Expats In Thailand Now Fearing An Explosion Of Xenophobia

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Published:  13 Jun at 6 PM
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Is anti-foreigner racism in Thailand getting out of hand?

One of the smartest ever slogans used to attract Western visitors seems now to be looking more than slightly tarnished. The ‘Land of Smiles’ became a favourite with both Western tourists as well as Westerners who chose to retire in its sun kissed, affordable resorts and small towns. Many are still resident and have acquired Thai wives and families or are part of long-established expat communities across the country, from its southern islands to its more traditional northern cities.

The north was the first to feel the grip of the pandemic, believed to have been brought in via the numbers of daily flights packed with Chinese package tourists from Wuhan itself which, by that time, was struggling to cope with its own massive outbreak. The city of Chiang Mai was soon closed down with all inbound flights cancelled and, as infections spread south, the local government moved to contain the hospitalisations and tragic deaths. As a result, the pandemic was all but stopped in its tracks in a relatively short time, whilst world leaders in the West underestimated its effects and prevaricated as how to respond.

Infections in Thailand’s northern regions were low and mostly involved the Thai community and expat workers from neighbouring countries. However, as is usual in times of trouble, politicians took advantage of the situation and blamed the country’s mostly white expat community, with one minister referring in public to ‘dirty farangs who never shower’ and suggesting an expat who’d refused his offer of a mask should be deported. At that point, fear of the virus amongst Thai nationals took over, and the increasing signs of racism are now commonplace. As a result, local English language social media is now taking full advantage of the situation, highlighting the xenophobic comments by officials. Expats who’d lived long-term in the country are starting to worry, with their concerns exacerbated by lockdowns and curfew rulings.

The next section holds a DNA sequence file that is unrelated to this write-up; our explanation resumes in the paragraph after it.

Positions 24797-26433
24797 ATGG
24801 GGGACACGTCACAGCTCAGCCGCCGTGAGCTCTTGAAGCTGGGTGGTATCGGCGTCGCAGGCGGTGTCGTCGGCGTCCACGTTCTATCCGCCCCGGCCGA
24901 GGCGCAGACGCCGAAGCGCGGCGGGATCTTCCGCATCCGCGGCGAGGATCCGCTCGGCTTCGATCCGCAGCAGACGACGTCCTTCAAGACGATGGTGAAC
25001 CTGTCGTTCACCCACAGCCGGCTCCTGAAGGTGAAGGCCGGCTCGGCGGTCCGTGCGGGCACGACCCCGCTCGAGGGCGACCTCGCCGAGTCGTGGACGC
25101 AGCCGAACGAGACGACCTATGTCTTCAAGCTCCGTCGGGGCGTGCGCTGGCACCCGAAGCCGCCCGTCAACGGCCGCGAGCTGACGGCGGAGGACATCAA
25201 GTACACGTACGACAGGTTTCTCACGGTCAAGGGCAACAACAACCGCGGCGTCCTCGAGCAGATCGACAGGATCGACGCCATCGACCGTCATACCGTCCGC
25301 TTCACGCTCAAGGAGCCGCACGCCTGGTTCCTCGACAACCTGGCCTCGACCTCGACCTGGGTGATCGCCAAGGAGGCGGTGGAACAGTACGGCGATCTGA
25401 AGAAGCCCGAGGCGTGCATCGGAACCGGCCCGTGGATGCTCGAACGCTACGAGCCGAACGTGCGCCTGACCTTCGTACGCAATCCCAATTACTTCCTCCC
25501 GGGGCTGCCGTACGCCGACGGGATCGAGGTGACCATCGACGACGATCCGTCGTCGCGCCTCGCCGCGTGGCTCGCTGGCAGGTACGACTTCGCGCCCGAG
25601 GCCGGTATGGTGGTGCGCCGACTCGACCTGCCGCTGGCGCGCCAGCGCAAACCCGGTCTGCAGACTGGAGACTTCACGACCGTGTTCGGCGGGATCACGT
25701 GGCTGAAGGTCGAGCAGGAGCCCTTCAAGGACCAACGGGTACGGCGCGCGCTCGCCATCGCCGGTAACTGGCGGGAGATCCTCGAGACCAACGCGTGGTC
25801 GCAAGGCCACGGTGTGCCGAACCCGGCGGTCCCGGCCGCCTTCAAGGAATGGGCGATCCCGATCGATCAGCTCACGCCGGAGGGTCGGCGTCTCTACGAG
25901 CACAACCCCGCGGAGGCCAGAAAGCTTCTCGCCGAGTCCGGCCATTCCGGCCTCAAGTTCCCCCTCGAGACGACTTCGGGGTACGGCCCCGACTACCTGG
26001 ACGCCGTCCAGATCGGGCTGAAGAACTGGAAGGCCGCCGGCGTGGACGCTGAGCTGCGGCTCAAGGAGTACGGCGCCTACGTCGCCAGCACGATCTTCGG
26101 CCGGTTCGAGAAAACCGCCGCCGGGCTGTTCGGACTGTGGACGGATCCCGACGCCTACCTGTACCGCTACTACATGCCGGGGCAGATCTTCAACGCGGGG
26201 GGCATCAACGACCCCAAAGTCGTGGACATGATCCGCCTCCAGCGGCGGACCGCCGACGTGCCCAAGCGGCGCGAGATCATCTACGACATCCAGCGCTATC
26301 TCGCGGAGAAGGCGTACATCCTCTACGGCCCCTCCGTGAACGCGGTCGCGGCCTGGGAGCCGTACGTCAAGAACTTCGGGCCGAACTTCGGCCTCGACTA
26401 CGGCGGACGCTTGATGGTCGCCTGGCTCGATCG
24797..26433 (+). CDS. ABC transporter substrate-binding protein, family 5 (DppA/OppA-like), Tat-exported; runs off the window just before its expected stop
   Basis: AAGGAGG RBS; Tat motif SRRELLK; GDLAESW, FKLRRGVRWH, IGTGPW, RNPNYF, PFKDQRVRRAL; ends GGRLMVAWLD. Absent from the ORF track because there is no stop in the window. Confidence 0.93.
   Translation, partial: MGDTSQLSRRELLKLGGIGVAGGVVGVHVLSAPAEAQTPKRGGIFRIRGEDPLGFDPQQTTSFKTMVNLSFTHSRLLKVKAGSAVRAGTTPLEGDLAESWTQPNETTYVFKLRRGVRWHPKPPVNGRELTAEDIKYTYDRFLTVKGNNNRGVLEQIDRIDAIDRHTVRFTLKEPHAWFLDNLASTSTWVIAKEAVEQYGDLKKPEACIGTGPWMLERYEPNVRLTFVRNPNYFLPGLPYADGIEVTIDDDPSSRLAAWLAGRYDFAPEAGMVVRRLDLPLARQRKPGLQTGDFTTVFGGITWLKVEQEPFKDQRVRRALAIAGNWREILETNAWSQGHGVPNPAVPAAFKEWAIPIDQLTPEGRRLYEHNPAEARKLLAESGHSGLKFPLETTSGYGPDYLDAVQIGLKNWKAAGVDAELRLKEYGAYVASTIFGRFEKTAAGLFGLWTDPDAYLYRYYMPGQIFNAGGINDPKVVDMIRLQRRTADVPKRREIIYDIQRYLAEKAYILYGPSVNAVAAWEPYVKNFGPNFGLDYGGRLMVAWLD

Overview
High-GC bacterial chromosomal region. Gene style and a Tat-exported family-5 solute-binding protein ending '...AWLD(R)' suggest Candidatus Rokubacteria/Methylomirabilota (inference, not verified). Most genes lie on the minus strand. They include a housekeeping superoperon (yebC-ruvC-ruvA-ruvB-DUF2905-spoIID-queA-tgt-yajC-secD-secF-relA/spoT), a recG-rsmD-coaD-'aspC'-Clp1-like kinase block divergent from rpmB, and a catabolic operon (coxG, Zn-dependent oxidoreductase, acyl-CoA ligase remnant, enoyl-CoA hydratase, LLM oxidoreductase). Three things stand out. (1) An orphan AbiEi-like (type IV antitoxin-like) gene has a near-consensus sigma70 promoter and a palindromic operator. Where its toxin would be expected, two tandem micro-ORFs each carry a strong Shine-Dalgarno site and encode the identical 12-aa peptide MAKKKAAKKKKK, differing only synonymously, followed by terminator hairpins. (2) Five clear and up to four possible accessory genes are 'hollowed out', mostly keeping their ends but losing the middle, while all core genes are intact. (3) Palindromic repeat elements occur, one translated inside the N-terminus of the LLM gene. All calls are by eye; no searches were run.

A new report now describes one long-stay expat journalist’s experience when he attempted to visit one of Thailand’s most famous Buddhist temples and was refused entry. Bangkok’s Wat Pho is the home of a world-famous, massive effigy of the reclining Buddha, but the new sign at its entrance doesn’t glorify the founder of this faith. It reads ‘ Only Thai People - Now Not Open for Foreigners’, with Western expat Buddhists as well as the expat community in general now outraged by the sign’s racist implications.

When approached, a worker at the temple said it was a new regulation, a statement confirmed later by an official who insisted it was legal to ban foreigners and blamed the pandemic as the reason for the ban. The official line came shortly afterwards, stating that renovations were being done inside the temple and the notice was for safety reasons. Online comments pointed out that the temple was already charging foreigners 200 baht to enter whilst Thais entered for free.

It now seems it’s not just Western Buddhists who’re being seen as not wanted for whatever reason, as a report from the northern city of Chiang Mai has revealed a government-owned interprovincial bus service is also refusing to transport foreign passengers. Online comments suggest the pandemic is again being used as an excuse for yet another demonstration of blatant racism.

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